In the months following Malcolm's marriage proposal, we were repeatedly asked about the art he commissioned. Friends, family and strangers regularly approached us, asking how they could commission art of their own. The artists from whom Malcolm commissioned art for the proposal were flooded with requests.

We blew off the attention. Commissioning art online is really tough. Malcolm emailed about 300 artists just to get commissions from 18. It took him countless hours to coordinate each work's completion. Besides, we were working on Gigaverse, and were frustrated that people didn't want to speak with us about that.

We only realized we had a business opportunity on our hands after we began to come to terms with Gigaverse's lackluster launch. We realized that although commissioning art online is a hassle, we have the opportunity to make it better. We also realized people's interest in Malcolm's commissioned art, rather than Gigaverse, meant his marriage proposal touched on a compelling idea. Art commissions may be obscure, purely recreational and indulgent, but there is something about them that resonates with people.

An artwork from Malcolm Collins's marriage proposal to the author via reddit, commissioned from the artist Sumi. Credit: Sumi.

Rather than spending more than six months researching the commissions space, I created a simple Microsoft Word document outlining the strengths and weaknesses of other online art commissioning channels and emailed several hundred artists to learn about their personal pain points and needs with regard to accepting commission requests online. Rather than hiring a developer to build our site (which we simply couldn't afford to do, given our bootstrapped funds were dwindling), I taught myself how to build our online marketplace.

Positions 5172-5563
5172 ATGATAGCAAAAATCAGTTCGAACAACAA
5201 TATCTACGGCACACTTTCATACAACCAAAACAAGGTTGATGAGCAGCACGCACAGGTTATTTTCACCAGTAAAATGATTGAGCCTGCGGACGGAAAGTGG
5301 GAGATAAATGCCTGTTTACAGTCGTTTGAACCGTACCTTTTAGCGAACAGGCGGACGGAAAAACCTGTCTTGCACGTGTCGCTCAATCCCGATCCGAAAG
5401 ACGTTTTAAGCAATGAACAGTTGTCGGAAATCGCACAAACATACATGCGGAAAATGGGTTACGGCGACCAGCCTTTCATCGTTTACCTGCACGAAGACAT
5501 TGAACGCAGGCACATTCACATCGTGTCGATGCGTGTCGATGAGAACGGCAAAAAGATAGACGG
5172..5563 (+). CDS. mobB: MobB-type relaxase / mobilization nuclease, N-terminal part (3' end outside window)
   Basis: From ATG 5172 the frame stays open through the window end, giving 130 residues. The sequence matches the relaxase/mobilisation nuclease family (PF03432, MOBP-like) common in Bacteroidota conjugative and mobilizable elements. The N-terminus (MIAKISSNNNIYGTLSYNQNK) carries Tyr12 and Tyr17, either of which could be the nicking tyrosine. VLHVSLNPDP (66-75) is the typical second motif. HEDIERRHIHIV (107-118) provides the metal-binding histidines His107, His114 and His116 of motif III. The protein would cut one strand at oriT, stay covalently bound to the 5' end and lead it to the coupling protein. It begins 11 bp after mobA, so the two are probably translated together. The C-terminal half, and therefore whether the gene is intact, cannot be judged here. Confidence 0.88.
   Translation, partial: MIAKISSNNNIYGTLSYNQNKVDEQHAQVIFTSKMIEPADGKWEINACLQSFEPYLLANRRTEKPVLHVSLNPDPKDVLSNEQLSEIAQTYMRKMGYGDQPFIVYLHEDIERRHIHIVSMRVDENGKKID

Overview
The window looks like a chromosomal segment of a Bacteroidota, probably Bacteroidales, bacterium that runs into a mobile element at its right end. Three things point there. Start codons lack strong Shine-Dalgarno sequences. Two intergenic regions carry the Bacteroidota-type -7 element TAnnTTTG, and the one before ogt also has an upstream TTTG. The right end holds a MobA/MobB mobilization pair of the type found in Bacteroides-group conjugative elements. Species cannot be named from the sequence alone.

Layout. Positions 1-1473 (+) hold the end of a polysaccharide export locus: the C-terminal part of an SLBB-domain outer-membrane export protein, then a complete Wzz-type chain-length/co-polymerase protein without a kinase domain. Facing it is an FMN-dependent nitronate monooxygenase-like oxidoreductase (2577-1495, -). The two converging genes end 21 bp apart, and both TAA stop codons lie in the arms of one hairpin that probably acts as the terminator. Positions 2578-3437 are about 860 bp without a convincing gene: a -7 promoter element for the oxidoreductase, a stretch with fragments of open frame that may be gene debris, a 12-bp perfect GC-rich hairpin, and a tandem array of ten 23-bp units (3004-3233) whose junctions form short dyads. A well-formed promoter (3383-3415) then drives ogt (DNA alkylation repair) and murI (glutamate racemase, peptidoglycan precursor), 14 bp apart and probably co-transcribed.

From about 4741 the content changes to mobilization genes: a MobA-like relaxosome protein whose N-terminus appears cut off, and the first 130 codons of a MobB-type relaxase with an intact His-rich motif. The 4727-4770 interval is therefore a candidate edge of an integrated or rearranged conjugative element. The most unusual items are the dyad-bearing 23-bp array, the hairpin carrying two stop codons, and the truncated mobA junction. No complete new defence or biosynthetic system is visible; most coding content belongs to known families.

What resulted was something that, while perhaps not practical, was compelling. ArtCorgi, our solution to the online art commissions hassle, launched this January. Now, anyone can easily commission art as a romantic gesture for a loved one — or simply a cool gift for a friend, family member or colleague.

ArtCorgi's launch went well. We got excellent media coverage, our friends and family love the idea, and we're getting positive feedback from artists and clients alike. Given that our site went live to the public only days ago, there is no telling whether ArtCorgi will ultimately fail or succeed. But our experiences with Gigaverse and ArtCorgi have been like night and day.

When I created my first startup, I thought entrepreneurialism was all about pragmatism and practicality. Over the past several months, I have learned that starting a business also requires some spark and romance — not, perhaps, literal romance as it was in my case, but certainly a level of romance that catches customers' and clients' attention.

The reddit proposal, commissioned by Malcolm Collins. Credit: sTivia.

Most important, I have discovered the power that simple ideas can have. Gigaverse is detailed and useful, but muddled. ArtCorgi may be fluffy, fun and off the beaten track (it is not yet a common practice to commission art of you and your lover for engagement announcements and Valentine's Day presents, for example), but it is, nevertheless, simple and alluring.

Going for an eye-catching business does not require that you compromise your professional ambitions. Both Gigaverse and ArtCorgi help freelance professionals — just in different ways.

All I want to suggest is that you keep an eye out for shiny objects in your peripheral vision. They may turn out to be just the spark you need to kick off a great business.

The views expressed are those of the author and do not necessarily reflect the views of the publisher. This version of the article was originally published on BusinessNewsDaily.